Chipotle aims to 'cultivate thought' on its packaging
May 15th, 2014
05:36 PM ET
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Get ready for a side of “thoughtful texts” with your Chipotle burritos.

Starting Thursday, the fast-food chain is rolling out restaurant packaging featuring original essays by authors, actors and comedians, from Toni Morrison and Malcolm Gladwell to Sarah Silverman and Judd Apatow.

“Must a cup, or bag, suffer an existence that is limited to just one humble purpose, defined merely by its simple function?” Chipotle asks on the website of its “Cultivating Thought” author series.

The brainchild of best-selling author Jonathan Safran Foer, “Cultivating Thought” features essays themed as “two-minute readings” accompanied by unique illustrations on cups and bags.

“We live in a world of fewer bookstores, and fewer libraries, and more and more junk asking for our attention. I couldn’t be happier to be a part of a program that brings thoughtful texts, for free, to people with a few minutes to sit and think,” Foer says on Chipotle’s website.

The series is the latest effort from Chipotle to position itself as a fast-food company “that aims to change the way people think about and eat fast food,” this time, by “engaging customers with thought-provoking ideas and cultural issues.”

The essays topics vary from a two-minute recipe for the perfect fountain drink by comedian Bill Hader to a note to the future from George Saunders.

“What author can resist a captive audience? Reading a book is a big ask, but reading a cup is obviously a much smaller one. It’s a wonderful chance to share thoughts with people on a subject I care about,” said author Sheri Fink whose “two-minute case against limits” asks “do we really have the problem we think we have?”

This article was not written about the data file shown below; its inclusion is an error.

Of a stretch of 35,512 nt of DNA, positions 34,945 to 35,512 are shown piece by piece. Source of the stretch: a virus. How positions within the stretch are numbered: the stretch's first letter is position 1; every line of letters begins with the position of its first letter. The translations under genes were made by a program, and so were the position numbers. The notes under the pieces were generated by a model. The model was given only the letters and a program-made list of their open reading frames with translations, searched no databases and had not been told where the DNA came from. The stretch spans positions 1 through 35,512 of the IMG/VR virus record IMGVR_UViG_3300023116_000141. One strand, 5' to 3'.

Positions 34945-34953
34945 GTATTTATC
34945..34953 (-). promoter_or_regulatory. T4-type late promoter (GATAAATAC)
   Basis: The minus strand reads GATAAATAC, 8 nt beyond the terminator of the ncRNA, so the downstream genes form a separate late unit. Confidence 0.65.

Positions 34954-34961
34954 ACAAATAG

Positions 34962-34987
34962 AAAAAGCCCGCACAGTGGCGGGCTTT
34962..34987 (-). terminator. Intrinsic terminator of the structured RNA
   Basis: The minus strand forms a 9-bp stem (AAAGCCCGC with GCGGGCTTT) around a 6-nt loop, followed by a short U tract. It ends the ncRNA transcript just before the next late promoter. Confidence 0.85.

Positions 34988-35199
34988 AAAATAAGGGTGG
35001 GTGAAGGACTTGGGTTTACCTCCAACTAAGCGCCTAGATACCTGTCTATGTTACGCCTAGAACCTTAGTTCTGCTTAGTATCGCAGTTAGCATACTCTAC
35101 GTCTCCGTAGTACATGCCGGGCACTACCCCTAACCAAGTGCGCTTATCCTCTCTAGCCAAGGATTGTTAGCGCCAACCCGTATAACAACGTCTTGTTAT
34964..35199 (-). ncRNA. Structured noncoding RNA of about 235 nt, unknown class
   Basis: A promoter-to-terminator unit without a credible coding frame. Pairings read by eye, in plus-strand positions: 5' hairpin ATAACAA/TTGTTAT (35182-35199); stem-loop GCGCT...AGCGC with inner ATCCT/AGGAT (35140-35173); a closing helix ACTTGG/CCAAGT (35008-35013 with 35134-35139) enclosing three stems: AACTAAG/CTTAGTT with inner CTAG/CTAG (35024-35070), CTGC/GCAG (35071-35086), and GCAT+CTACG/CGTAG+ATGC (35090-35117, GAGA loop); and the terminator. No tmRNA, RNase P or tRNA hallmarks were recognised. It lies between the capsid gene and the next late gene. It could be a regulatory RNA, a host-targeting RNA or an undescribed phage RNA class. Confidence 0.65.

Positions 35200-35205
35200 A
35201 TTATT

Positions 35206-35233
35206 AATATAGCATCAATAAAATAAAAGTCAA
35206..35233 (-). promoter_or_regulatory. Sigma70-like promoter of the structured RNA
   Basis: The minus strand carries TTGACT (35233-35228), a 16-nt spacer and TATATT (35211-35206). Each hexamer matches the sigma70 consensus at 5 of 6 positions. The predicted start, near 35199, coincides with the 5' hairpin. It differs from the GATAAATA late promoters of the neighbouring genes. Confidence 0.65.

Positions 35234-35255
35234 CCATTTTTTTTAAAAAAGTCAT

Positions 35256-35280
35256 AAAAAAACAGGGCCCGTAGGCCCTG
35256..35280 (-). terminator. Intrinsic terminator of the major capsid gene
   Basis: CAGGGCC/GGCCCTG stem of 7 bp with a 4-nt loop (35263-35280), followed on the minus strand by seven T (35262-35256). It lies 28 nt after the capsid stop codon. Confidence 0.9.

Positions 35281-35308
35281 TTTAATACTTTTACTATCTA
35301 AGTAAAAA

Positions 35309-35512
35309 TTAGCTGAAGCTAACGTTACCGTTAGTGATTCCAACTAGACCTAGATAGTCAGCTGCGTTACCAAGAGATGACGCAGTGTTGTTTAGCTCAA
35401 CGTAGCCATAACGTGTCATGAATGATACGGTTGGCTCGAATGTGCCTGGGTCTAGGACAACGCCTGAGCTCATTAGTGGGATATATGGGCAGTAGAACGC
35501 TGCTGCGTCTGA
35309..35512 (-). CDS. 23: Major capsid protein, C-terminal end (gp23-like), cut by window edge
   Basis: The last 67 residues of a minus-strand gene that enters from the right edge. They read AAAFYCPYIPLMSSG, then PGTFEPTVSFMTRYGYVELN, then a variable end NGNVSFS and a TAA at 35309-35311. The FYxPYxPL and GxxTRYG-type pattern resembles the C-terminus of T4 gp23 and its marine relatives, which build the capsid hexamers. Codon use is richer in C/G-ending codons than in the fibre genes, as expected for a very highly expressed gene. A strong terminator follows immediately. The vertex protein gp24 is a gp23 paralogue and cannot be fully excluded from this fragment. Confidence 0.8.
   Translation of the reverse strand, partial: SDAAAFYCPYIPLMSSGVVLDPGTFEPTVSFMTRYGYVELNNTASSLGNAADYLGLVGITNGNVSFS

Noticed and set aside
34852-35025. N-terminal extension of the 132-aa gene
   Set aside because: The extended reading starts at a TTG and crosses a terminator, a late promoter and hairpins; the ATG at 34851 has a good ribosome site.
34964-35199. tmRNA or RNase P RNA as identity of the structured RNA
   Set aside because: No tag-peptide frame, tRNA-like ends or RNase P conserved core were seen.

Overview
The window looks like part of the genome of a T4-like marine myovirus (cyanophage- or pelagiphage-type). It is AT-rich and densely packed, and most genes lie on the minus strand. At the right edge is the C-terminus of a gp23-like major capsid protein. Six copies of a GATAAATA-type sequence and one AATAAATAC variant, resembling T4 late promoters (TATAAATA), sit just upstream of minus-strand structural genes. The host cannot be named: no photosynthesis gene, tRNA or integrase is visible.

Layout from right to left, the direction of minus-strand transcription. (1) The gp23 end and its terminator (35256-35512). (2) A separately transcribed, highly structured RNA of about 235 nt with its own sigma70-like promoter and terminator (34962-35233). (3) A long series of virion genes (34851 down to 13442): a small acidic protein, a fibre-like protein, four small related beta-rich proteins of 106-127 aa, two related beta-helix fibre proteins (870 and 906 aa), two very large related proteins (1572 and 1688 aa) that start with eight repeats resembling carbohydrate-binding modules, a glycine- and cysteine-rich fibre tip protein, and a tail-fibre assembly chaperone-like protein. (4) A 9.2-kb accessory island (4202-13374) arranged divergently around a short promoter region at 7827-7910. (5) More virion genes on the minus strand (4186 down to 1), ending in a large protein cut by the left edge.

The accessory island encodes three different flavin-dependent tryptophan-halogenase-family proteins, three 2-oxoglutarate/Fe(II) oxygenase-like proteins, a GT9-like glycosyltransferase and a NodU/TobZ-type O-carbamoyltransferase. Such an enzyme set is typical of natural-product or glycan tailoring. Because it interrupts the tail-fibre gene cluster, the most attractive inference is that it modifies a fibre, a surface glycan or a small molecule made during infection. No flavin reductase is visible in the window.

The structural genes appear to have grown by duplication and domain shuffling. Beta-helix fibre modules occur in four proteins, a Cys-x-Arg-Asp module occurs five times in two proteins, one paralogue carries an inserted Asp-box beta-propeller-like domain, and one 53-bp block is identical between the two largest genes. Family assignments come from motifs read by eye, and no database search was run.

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Filed under: Business and Farming News • Chipotle • Fast Food • News • Restaurants


soundoff (28 Responses)
  1. JGN

    Pathetic, 'reading a book is a big ask'!
    Expect more and better of people and they will rise to it. I am sick of the dumbing down of America, and while on the surface there is nothing wrong with putting thought provoking quotes on wrappers and cups, don't pat yourselves on the back as if you will be raising the bar on American literacy. That is absurd.

    May 19, 2014 at 10:36 am | Reply
  2. Bill

    Just an excuse to cover upcoming higher prices. (They announced price increases in their quarterly conference call this week.)

    May 18, 2014 at 11:23 pm | Reply
  3. Mexican Ed

    Chipotle sucks.

    May 17, 2014 at 3:43 pm | Reply
  4. Tom

    Their burritos are mostly rice, big ripoff.

    May 16, 2014 at 7:00 pm | Reply
    • RMRYZARC